Disease AreasHemophilia B
Hemophilia B is a serious inherited orphan disease characterized by insufficient production of Factor IX, a blood clotting factor. The deficient blood clotting in Hemophilia B is caused by the lack of functional clotting Factor IX as a result of mutations in the gene responsible to encoding that essential protein.
The clinical manifestations are repeated and sometimes life threatening episodes of external and internal bleeding after accidental trauma or medical/odontological interventions. Episodes may be fatal if occuring in the brain; and repeated episodes may cause long-term damage to the joints and vital organs.
Current standard treatment is protein (Factor IX) replacement. Frequent intravenous administrations of recombinant Factor IX are required to stop or prevent bleeding. However, protein replacement therapy is costly, cumbersome, and does not completely prevent bleeding.
Administered once, uniQure’s Hemophilia B gene therapy aims to permanently restore the function of blood clotting through the introduction of the functional gene for the Factor IX protein into the patients’ liver cells. uniQure holds the rights to the Factor IX gene from St Jude’s Children Research Hospital, Memphis Tennessee. In a Phase I AAV8 gene therapy trial carried out over the last 2 years it has been demonstrated that patients experienced a sustained effect of a significant reduction of the frequency or a complete stop of prophylactic treatment. Early 2013 uniQure will start the next Phase I/II trial based on AAV5.
Acute Intermittent Porphyria (AIP)
AIP is an inherited rare metabolic disease characterized by mutations in the PBDG gene, which encodes for the enzyme porphobilinogen-deaminase, a liver protein necessary for the production of heme. Insufficient activity of this protein leads to an accumulation of toxic metabolites resulting in a wide variety of negative health consequences, including severe acute abdominal pain attacks, muscular weakness and an array of neurologic manifestations, including psychiatric episodes, seizures and coma. Long-term consequences of frequent and repeated porphyria attacks include irreversible nerve damage, liver cancer and kidney failure.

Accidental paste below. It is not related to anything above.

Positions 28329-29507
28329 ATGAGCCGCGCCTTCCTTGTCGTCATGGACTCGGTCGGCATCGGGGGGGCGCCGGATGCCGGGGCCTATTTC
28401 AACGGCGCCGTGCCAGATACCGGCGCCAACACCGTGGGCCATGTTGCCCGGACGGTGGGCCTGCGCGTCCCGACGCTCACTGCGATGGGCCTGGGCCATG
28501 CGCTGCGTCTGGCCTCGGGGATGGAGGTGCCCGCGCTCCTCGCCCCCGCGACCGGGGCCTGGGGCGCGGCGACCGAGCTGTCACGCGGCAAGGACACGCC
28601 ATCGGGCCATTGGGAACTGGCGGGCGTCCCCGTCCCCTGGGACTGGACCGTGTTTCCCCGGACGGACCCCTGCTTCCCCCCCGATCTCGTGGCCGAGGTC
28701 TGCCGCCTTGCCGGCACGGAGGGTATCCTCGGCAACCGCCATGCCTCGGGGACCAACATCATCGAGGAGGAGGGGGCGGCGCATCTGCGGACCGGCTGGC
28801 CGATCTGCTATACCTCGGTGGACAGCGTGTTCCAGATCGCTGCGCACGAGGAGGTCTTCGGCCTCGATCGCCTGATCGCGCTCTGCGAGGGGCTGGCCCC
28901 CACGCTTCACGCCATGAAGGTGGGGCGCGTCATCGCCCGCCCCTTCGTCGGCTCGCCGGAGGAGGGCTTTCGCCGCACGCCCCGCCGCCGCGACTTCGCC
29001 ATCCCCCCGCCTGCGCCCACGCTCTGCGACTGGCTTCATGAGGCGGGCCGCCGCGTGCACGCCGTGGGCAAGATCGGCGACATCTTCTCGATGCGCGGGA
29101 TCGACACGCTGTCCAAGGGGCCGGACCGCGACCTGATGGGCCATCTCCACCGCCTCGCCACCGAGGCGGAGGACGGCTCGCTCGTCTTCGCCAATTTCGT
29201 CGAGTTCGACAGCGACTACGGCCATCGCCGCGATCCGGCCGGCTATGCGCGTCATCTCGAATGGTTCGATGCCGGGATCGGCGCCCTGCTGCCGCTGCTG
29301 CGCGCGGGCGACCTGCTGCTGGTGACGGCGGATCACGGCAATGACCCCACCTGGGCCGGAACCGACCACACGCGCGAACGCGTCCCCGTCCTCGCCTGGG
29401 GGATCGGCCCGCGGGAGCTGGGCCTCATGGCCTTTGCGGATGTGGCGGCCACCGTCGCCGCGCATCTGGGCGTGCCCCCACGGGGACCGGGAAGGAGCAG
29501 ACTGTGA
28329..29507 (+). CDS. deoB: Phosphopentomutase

Acute porphyria attacks can be life-threatening. Currently available therapies are unable to prevent the attacks and their clinical consequences. AMT-021 is intended to provide long-term normalization of the PBGD protein in order to prevent acute attacks and their complications.
uniQure together with its partner, the University of Navarra, is recruiting patients in a preparation trial and will start the first Phase I trial in 2012.
Parkinson’s Disease (PD)
PD is a neurodegenerative disorder that progressively deteriorates motor skills, speech, and other neurological functions. In PD patients, every daily action becomes increasingly difficult and eventually impossible. The symptoms are caused by degeneration and death of neurons in the specific centres of the brain that produce dopamine, a neurotransmitter that interacts with other motor neurons in the brain in order to coordinate and control muscular action and movements.
Currently, there is no cure for PD. Medications and/or surgery can provide certain relief from major disrupting symptoms. The most widely used form of treatment is L-dopa in various forms, which is converted to dopamine in the central nervous system. From previous studies – preclinical and clinical – there is a consistent line of evidence that the infusion of GDNF protein into the brain is effective in PD. GDNF stimulates the formation of dopamine and prevents further degeneration of dopaminergic neurons.
uniQure’s aim is to administer recombinant AAV (adeno-associated virus) vector that carries the gene for GDNF to the brain. uniQure is also exploring applications of GDNF in Multiple Systems Atrophy, Huntington’s and hearing loss.
Sanfilippo Syndrome or Mucopolysaccharidosis type III (MPSIII), is a rare lysosomal storage disorder (LSD) which affects between 0.7 and 1.8 per 100,000 live birth (0.73 in France and 1.7 in England) and in which an autosomal recessive genetic defect results in the accumulation of partially degraded oligosaccharides of heparan sulfate.
uniQure together with its partner Institut Pasteur is developing a gene therapy for Sanfilippo B, or mucopolysaccharidosis type IIIB (MPSIIIB), one of four subtypes In the absence of lysosomal sulfamidase, α-N-acetylglucosaminidase (NaGlu), partially degraded oligosaccharides accumulate at toxic levels.
The clinical manifestations are mainly neurological with early symptoms observed during the first 5 years of age, leading to a progressive deterioration of cognitive abilities. Affected children require specific care after the age of 7 and progressively develop profound mental retardation with reduced somatic manifestations. Death frequently occurs at the median age of 15.
There is currently no available treatment for Sanfilippo syndrome.
It is uniQure’s aim to directly administer the gene therapy and provide a long lasting effect.